Sports officials are responsible for administering the rules and laws of a sport and for ensuring fair play according to the rules and laws. The role includes applying rules/ laws during the sport or activity, contributing to health, safety and protection of participants and others during the sport or activity, organising sport events, establishing and maintaining effective working relationships with competitors and others, and communicating effectively.
Sport officials typically do the following duties:
- Enforce rules and regulations of the sport
- Monitor and officiate games, making quick and fair decisions on rule violations
- Communicate with coaches and players during the game
- Record and report scores, game statistics, and any rule violations or injuries that occur
- Attend training sessions and keep up-to-date with changes to the rules of the sport
The following job titles also refer to sport official:
basketball crew chief
Sports officials typically work indoors or outdoors in a variety of weather conditions. They may work irregular hours, including evenings and weekends, depending on the sports season and game schedule. The job can be physically demanding, requiring officials to be on their feet for long periods of time and move quickly to keep up with the game.
The specific education, training, and experience requirements for becoming a sports official vary depending on the sport and level of play. Generally, a high school diploma or equivalent is required, as well as certification from a governing organization. Officials typically gain experience by starting at the youth or amateur level and working their way up to higher levels of play. Ongoing training and professional development are also important for staying up-to-date with changes to the rules and techniques of the game.
ISCO skill level
ISCO skill level is defined as a function of the complexity and range of tasks and duties to be performed in an occupation. It is measured on a scale from 1 to 4, with 1 the lowest level and 4 the highest, by considering:
- the nature of the work performed in an occupation in relation to the characteristic tasks and duties
- the level of formal education required for competent performance of the tasks and duties involved and
- the amount of informal on-the-job training and/or previous experience in a related occupation required for competent performance of these tasks and duties.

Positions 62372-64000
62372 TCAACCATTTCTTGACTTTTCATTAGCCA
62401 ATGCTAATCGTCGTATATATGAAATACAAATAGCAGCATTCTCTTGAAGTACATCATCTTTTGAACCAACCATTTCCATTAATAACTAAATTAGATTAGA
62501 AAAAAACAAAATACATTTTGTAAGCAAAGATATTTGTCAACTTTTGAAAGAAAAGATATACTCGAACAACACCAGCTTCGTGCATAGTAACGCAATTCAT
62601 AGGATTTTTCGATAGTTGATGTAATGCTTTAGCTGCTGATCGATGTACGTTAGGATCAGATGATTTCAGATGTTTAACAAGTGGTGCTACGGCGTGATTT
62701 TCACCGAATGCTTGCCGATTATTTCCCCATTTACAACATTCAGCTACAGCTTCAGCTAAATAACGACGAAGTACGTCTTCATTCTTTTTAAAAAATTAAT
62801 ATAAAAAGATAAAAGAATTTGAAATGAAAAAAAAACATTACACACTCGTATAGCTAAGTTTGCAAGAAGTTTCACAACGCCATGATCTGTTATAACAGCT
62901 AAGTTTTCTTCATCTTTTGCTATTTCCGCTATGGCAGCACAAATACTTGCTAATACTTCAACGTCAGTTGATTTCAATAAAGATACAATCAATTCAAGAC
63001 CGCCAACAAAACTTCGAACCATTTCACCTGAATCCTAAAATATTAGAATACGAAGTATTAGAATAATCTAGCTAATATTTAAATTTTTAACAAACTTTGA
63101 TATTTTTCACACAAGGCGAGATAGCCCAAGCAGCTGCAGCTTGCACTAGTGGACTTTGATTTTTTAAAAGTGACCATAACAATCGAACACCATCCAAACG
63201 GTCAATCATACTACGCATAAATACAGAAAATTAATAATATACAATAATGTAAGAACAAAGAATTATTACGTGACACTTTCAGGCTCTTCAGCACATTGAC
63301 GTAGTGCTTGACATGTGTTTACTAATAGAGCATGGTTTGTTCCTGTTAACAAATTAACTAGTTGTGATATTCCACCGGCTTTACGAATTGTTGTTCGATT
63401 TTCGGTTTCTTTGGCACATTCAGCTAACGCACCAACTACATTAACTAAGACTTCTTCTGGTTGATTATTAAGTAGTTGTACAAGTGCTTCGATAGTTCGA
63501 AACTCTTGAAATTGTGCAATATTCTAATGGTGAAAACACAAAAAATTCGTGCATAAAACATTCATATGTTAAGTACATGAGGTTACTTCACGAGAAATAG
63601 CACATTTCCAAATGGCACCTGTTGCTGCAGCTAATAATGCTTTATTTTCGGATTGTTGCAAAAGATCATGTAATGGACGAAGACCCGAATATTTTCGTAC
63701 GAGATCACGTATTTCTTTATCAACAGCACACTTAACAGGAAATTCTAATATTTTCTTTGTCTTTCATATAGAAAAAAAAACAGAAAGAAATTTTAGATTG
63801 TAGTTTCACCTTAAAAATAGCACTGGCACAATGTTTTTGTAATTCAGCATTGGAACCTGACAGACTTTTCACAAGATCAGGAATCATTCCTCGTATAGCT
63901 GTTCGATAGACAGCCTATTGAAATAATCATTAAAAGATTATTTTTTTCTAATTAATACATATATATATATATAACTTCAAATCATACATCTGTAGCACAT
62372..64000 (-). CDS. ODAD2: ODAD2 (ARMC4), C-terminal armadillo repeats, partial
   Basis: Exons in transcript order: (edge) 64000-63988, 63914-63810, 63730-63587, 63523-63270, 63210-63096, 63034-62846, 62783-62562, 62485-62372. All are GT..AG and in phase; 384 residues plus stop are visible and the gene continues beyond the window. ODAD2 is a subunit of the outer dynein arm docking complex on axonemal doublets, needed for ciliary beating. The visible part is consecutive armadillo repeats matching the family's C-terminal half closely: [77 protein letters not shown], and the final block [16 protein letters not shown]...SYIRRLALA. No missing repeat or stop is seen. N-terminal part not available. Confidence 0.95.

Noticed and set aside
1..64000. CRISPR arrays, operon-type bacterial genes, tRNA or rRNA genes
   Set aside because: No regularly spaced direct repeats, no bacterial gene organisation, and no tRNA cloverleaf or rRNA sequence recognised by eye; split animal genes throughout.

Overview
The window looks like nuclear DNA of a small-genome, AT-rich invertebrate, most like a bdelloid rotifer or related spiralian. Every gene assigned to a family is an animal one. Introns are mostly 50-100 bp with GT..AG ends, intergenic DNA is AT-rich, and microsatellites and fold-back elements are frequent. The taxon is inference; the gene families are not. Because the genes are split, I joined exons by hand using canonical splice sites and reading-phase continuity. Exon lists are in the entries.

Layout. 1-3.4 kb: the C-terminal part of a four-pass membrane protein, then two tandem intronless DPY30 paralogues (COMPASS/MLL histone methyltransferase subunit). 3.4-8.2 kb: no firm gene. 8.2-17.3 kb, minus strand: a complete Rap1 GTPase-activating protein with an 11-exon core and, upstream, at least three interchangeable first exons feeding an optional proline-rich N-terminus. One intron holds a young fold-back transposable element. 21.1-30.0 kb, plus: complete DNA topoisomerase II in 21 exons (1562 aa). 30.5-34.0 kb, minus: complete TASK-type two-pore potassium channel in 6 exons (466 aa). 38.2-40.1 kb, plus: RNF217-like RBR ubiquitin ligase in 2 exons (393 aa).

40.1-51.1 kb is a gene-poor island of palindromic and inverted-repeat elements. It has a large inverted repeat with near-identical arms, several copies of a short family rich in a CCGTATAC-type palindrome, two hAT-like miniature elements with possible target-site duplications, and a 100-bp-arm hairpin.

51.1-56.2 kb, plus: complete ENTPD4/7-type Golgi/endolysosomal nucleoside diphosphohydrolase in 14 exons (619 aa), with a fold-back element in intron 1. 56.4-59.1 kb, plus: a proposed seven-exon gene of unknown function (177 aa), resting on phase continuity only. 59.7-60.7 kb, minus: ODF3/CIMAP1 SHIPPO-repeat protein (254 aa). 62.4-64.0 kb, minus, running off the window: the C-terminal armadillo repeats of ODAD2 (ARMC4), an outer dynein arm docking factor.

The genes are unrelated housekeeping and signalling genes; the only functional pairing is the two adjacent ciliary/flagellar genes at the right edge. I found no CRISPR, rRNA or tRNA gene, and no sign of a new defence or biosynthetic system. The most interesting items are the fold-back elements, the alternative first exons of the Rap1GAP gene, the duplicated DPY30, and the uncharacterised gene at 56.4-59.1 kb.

Sport official is a Skill level 3 occupation.
Sport official career path
These occupations, although different, require a lot of knowledge and skills similar to sport official.
Long term prospects
These occupations require some skills and knowledge of sport official. They also require other skills and knowledge, but at a higher ISCO skill level, meaning these occupations are accessible from a position of sport official with a significant experience and/or extensive training.
Essential skills and competences
These skills are necessary for the role of sport official.
- Create relationships with sport competitors: Establish and cultivate relationships with competitors and their representatives while abiding by competition rules.
- Assess the quality of sport competitions: Evaluate the quality of sport competitions and communicate judgements consistently.
- Interpret sport games rules: Interpret the rules and laws as an official, safeguarding the spirit of the sport activity and competition.
- Monitor own performance as a sports official: Critically monitor own performance after a competition or event to continually improve own officiating skills, including mental skills requirements.
- Develop professional network: Reach out to and meet up with people in a professional context. Find common ground and use your contacts for mutual benefit. Keep track of the people in your personal professional network and stay up to date on their activities.
- Listen actively to sport players: Give attention to what players and participants are saying, understand the issues raised, and ask questions when necessary. Sport officials need to display professionalism, integrity and ethical conduct.
- Apply sport games rules: Develop and sustain the ability to apply rules, within the spirit of the sport activity and competition, and in a professional and respectful manner.
- Communicate information during sport game: Use a range of communication strategies to provide adapted information as an official to sport competitors and participants. Minimise conflict and deal with disagreement effectively. Take into consideration the sport competition environment and the social perceptiveness of the audience when formulating the message.
Optional skills and competences
These skills and competences are sometimes, but not always, required for the role of sport official. However, mastering these skills and competences allows you to have more opportunities for career development.
- Establish relationship with the media: Adopt a professional attitude to respond effectively to the demands of the media.
ISCO group and title
3422 – Sports coaches, instructors and officials